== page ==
Thank G-d, the Chabad world is known for doing a lot to change the Jewish world, as well as the world at large. However, outside of the Friendship Circle, the vast majority of the praise is heaped on the shluchim, the rabbis who have uprooted their families and started communities everywhere from Ohio to India.
But there is a new generation of Chabadniks that have learned to take the lessons of the shluchim, of going out into the world to transform it, and use their unique skills to change it in the way they best can.
Below are three Chabad-affiliated Jews who have done just that. From education to art to food, they are just the tip of the iceberg of this passionate group of individuals.
I first heard of Yocheved when I went to Chevra Ahavas Yisrael’s famous first “TED Talk”-style Shavuot. She was giving the speech when I walked in. It was about following your passion, and believing that Hashem will help you succeed in your efforts, if you really believe it is something you are meant to be doing. It was a beautiful speech, and the fact that she has lived her advice is what made it all the more powerful.
Starting with only her dream, Yocheved has created a Montessori school in the heart of Crown Heights called Lamplighters.
One of the hardest parts of education, and one of the aspects that have been advocated in even the most “old school” Jewish, and especially Chabad circles, is the need for more personalization. It is a relatively new development to have a sort of “factory” style yeshiva program that emphasizes Talmud study as the primary measure of success for each student.
Ironically, by creating a school that focuses on the individuality of its students, Yocheved is attempting to bring Jewish education back to its roots: an emphasis on focusing on an individual child’s strengths in order to help them grow both as a student and as a person.
I have had the pleasure of seeing Yocheved in action since we both live in Crown Heights, and I have never met anyone more dedicated to their mission. I will never forget when I was working for a Hurricane Sandy relief organization, and seeing how she brought her entire family, her husband and children, to volunteer for an entire day.
This told me everything I need to know about Yocheved’s dedication to education and to teaching children in creative and special ways.
Lamplighters is hosting an event this coming Sunday that is sure to be friggin’ amazing, with the Hasidic rock (and folk) stars, Moshe Hecht and Levi Robin, playing and an art display by Noah Lubin. If you can make it, I highly recommend going. Go here to buy tickets.
Ever since I met Uri in Mayanot Yeshiva, I knew he had something special to offer the world. He was one of these guys that just seemed unable to stop his passion from escaping.
Uri’s passion happens to be sustainable food, and more specifically, lacto-fermentation (traditional fermenting).
And in Mayanot, he was known for always messing around with natural foods in some way. From making kombucha in his dorm room to starting a garden in front of the yeshiva, nothing seemed able to stop him from pursuing his passion.
That’s why when I found out that he had left law school in order to start a “micro craft food” business called Brassica & Brine, I was totally not surprised. What the heck was he doing in law school anyway?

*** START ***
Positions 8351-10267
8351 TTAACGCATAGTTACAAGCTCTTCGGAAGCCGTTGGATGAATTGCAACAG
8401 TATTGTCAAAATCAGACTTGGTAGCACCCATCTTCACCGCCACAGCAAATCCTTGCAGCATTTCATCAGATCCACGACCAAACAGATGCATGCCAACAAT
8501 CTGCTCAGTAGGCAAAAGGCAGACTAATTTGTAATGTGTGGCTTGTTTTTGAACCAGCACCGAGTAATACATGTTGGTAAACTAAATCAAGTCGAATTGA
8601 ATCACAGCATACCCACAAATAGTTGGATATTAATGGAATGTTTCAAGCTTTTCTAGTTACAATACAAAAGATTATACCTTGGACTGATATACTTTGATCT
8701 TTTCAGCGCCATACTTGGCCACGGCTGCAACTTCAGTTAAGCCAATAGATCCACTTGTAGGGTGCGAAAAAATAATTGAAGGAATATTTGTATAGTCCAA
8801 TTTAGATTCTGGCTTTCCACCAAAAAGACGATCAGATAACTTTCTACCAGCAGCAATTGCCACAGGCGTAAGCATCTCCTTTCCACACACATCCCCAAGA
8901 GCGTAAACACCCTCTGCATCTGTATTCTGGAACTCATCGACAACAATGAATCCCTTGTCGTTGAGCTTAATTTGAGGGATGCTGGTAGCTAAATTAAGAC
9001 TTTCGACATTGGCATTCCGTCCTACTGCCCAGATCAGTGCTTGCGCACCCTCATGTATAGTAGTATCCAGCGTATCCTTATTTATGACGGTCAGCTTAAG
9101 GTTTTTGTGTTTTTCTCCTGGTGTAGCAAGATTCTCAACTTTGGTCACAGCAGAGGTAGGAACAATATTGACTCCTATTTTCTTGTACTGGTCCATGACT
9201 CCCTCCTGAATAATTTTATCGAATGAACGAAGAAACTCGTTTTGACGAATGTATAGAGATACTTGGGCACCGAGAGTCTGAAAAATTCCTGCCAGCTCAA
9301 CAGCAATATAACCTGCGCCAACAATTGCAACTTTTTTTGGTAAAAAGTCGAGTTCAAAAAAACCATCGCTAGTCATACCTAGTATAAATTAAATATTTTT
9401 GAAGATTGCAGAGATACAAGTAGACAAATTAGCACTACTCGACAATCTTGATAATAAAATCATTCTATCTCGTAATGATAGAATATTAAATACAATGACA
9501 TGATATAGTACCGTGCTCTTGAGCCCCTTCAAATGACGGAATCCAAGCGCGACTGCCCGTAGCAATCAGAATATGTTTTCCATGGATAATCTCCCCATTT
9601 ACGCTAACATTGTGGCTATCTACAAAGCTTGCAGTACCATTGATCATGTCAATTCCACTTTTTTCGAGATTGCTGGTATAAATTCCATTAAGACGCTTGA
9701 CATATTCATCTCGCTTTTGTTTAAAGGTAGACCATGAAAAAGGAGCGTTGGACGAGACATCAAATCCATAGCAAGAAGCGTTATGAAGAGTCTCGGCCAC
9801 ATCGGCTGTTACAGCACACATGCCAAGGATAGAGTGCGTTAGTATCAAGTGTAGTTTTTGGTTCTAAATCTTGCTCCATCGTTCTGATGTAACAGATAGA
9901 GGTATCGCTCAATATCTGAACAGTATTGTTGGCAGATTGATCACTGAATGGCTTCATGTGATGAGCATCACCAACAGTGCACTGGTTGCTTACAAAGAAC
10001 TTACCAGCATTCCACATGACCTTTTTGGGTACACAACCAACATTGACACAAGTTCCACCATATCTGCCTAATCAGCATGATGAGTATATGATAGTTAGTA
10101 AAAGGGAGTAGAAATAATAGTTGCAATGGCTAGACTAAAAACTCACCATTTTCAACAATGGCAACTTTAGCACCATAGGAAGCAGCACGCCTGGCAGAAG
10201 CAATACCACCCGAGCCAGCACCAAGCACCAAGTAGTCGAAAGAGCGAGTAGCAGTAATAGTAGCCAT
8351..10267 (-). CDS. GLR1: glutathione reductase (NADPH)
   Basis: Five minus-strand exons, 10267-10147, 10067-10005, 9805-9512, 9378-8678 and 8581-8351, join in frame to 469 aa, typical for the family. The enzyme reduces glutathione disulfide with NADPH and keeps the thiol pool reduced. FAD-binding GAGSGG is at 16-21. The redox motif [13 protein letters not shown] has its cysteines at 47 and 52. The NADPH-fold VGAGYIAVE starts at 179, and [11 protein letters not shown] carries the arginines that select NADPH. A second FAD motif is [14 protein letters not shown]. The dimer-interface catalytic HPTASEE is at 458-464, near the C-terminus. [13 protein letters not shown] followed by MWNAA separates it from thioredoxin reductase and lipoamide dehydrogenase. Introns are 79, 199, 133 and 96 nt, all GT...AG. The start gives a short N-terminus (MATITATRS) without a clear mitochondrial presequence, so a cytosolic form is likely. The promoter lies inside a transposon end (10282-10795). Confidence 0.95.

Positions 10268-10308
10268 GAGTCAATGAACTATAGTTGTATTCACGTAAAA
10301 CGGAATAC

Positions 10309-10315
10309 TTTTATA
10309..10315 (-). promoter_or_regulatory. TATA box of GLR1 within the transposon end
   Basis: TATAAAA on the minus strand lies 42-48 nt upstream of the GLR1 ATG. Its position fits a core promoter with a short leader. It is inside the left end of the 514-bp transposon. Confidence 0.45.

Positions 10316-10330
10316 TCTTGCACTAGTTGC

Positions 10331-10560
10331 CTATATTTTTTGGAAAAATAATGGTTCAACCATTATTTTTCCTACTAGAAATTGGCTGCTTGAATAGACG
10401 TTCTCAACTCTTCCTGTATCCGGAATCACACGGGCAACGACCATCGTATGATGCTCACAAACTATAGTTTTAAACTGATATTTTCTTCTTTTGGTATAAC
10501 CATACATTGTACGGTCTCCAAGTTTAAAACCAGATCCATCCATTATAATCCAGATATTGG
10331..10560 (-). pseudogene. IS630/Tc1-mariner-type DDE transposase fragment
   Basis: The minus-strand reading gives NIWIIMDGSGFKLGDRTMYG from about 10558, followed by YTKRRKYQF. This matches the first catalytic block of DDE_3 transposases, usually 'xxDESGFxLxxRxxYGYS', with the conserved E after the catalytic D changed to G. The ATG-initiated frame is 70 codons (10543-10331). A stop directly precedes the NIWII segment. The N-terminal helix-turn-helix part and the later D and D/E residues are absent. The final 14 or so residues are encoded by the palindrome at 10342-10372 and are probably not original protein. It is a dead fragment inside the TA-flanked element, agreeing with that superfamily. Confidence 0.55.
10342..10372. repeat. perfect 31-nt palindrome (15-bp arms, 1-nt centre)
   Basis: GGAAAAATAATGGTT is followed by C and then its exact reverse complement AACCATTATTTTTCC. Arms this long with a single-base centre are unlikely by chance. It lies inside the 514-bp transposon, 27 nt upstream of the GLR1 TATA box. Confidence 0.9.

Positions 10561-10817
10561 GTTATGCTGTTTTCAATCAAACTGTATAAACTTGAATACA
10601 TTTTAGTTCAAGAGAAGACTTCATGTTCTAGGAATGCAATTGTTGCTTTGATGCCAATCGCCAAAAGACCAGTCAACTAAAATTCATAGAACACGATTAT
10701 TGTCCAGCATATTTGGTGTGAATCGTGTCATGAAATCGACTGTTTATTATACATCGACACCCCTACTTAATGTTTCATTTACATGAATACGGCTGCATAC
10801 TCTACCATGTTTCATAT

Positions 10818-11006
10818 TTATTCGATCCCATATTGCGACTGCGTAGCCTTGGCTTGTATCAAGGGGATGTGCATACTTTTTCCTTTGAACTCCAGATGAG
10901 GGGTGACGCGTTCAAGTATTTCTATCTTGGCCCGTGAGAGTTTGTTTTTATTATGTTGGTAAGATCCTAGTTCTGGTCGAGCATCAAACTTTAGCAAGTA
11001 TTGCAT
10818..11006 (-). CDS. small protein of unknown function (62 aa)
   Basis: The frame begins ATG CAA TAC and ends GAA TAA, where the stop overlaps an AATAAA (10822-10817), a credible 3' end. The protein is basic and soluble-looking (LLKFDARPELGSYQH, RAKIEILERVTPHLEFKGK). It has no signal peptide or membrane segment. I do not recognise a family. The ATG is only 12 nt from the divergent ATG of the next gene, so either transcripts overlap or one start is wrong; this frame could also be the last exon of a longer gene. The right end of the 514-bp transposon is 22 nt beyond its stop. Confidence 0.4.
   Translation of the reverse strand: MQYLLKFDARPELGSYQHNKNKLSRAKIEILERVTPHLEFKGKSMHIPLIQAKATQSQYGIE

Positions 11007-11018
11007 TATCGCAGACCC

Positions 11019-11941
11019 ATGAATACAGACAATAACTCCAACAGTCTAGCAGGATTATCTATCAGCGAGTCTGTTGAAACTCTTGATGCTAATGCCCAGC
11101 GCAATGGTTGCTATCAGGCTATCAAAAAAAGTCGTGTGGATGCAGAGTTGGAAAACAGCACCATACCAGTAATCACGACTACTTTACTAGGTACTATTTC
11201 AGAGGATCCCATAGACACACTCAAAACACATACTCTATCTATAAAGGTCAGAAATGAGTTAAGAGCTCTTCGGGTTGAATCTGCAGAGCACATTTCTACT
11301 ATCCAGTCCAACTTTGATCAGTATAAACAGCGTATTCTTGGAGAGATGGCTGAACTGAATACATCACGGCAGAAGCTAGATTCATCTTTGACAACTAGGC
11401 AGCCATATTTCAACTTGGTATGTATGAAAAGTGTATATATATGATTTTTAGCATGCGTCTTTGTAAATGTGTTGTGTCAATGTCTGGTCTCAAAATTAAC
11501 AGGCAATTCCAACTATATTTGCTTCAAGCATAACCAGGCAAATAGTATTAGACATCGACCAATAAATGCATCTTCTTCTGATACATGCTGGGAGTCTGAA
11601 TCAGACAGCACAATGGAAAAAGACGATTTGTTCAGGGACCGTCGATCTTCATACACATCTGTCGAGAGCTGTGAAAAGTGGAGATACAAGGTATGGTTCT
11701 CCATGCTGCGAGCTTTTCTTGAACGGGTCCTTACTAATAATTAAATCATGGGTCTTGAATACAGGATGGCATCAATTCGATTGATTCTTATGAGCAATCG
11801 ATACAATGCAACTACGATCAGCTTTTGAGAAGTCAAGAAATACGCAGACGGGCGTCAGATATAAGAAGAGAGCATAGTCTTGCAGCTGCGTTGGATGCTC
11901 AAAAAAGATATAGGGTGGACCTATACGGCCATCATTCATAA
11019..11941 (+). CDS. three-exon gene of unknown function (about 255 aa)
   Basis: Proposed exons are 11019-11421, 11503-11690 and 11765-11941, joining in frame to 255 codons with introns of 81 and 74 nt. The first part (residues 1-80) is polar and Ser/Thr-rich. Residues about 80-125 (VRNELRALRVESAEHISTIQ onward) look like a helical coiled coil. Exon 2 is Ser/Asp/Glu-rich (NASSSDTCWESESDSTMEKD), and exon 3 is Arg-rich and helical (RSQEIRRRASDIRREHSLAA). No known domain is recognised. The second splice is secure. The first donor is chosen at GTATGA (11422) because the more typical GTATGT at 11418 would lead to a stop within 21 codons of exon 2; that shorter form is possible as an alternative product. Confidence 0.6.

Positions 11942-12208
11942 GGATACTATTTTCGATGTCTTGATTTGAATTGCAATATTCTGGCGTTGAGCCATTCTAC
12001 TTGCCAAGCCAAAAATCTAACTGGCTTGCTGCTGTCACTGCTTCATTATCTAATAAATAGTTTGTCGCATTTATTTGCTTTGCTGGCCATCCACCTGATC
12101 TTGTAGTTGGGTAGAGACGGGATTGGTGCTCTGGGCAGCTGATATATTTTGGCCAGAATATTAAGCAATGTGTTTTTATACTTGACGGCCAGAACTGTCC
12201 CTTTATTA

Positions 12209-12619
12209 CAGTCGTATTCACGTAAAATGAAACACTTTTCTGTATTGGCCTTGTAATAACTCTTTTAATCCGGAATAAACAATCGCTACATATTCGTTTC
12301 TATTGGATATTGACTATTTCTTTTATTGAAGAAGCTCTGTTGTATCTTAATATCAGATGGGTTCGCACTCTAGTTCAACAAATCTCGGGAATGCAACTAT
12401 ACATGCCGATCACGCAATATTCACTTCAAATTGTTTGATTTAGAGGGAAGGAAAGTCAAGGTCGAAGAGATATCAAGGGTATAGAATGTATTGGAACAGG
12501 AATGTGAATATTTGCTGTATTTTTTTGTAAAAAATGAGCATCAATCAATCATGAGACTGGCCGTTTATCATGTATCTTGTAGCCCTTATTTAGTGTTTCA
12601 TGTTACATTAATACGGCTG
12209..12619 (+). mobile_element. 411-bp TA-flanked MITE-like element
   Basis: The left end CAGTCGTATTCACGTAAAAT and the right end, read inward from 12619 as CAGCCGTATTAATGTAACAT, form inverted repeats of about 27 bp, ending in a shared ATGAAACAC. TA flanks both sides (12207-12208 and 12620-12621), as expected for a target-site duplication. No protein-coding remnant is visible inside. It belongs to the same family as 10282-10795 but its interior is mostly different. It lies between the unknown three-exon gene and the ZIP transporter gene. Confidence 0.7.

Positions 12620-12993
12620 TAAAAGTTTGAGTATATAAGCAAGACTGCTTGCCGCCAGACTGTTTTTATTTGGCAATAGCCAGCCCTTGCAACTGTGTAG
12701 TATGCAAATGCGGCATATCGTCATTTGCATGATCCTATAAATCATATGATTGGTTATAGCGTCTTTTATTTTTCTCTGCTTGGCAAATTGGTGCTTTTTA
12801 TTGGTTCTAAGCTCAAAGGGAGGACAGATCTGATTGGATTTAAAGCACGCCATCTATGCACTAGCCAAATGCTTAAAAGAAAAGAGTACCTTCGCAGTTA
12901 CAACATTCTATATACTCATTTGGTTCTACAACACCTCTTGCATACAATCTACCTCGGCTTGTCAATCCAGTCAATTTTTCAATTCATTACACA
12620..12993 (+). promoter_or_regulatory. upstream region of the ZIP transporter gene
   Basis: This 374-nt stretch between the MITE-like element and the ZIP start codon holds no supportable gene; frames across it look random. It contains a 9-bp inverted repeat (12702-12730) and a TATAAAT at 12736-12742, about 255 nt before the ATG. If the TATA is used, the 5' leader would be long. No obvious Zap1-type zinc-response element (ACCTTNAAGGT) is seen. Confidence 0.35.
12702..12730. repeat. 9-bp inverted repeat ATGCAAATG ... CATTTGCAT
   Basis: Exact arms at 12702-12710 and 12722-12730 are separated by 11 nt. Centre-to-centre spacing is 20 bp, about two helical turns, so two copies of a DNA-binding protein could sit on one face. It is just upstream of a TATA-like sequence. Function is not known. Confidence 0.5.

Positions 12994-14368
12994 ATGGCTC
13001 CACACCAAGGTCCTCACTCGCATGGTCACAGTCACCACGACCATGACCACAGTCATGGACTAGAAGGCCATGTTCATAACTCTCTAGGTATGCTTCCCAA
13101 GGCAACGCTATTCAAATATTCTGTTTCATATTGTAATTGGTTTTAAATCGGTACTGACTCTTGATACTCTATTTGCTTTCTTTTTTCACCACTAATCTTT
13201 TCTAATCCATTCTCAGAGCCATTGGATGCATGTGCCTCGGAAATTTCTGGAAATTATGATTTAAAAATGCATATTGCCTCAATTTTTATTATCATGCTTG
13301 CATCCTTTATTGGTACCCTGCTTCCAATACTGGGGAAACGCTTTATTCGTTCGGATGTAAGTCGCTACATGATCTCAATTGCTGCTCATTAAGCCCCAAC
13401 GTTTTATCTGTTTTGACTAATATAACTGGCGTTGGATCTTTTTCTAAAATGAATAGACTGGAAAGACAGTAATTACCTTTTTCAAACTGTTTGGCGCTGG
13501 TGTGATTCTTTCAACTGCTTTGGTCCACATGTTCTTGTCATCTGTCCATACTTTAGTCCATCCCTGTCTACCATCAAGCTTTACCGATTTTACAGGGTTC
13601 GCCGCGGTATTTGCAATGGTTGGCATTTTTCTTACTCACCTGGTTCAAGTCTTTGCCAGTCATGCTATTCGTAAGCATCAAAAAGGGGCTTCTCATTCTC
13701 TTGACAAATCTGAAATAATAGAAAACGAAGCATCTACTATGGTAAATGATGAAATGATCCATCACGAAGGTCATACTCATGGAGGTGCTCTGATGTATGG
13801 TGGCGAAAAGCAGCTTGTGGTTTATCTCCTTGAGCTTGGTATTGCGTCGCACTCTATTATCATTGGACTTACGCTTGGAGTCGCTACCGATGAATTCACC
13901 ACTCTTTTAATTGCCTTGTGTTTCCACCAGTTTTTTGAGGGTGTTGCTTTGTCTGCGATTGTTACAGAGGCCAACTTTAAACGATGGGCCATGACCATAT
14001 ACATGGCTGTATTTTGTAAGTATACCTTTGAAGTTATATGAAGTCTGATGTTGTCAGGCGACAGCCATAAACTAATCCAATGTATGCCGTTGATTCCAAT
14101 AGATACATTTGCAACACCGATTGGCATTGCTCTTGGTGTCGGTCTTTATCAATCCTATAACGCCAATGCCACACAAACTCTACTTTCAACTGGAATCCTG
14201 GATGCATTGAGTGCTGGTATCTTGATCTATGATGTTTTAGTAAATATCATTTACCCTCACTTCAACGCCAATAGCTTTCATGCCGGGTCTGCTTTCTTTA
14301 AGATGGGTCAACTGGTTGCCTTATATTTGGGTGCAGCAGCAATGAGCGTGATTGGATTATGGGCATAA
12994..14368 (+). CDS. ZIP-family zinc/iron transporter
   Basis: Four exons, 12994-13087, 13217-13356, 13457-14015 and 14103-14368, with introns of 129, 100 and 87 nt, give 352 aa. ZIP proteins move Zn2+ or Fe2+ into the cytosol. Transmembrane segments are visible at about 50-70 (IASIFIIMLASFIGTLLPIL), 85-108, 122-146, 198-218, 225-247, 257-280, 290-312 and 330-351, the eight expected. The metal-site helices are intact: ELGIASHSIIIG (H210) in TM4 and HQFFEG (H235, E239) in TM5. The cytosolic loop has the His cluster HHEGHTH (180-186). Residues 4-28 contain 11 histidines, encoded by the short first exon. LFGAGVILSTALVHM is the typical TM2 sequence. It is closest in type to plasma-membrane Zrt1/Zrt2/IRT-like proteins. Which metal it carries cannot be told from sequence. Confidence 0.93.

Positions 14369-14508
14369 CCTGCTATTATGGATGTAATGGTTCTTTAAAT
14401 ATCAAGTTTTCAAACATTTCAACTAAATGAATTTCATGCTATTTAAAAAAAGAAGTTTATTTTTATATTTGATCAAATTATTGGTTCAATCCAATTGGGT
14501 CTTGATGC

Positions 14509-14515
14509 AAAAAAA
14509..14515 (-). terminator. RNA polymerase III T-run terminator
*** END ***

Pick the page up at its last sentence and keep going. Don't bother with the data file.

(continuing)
Brassica & Brine has since taken off, growing by leaps and bounds, and has also been featured in a number of mainstream news outlets.
More importantly, Uri has been at the forefront of a movement in America, as well as in the religious community, of bringing the food industry back to the basics. While many of us are increasingly having processed foods and unnatural produce shoved at us, Uri and others have been working tirelessly to encourage a different model to the way we look at food.
And, like Yocheved, he is moving the religious world forward by bringing it back to its roots. As he says, “Anyone who has read the Lubavitcher Rebbe’s memoirs as I have, and the numerous other sipurei [stories of] chassidim, develops a sense that we are lacking something today. I have a strong sense of nostalgia for that world where these great chassidim were gardeners, metal smiths, or in self-imposed exile.”
Oh, and ladies, he’s single.
The amazing thing about Yitzchok Moully is that in addition to all the things I’m about to list, he is also a full-time shliach. I am always inspired and amazed by what he does for the Jewish world.
What has he done? Moully, in case you are unaware, is an artist, also known as the “Pop Art Rabbi”. I’ve actually featured him here before, but I felt that he deserved another mention for a few of his recent projects.
He has just finished two art projects that I was personally amazed by. The first one was his “daily omer” painting. Every day, for the entire fifty days of Omer counting, Moully did an abstract painting meant to illustrate the unique characteristic of the day. Read more about this project and see all the paintings here.
The second project was an incredible art project, one that is both unique and inspiring. It is an image of the Rebbe made up of QR codes. Each QR code provides a link to the website of every Chabad center in the world. 2,500 or so in all. Incredible.
But, most importantly, Moully has a tireless advocate for increased creativity in the Jewish community. Despite his jobs as a shliach and painter, he has also started an organization called the Creative Soul which has already made a meaningful impact on the Jewish visual arts community. He runs a blog on Chabad.org that features a piece of art by Jewish artists once a day, which is great both for the artists as well as those looking for great Jewish art.
In my eyes, Moully is a hero in the Jewish art world. I only hope his example is followed by other potential leaders.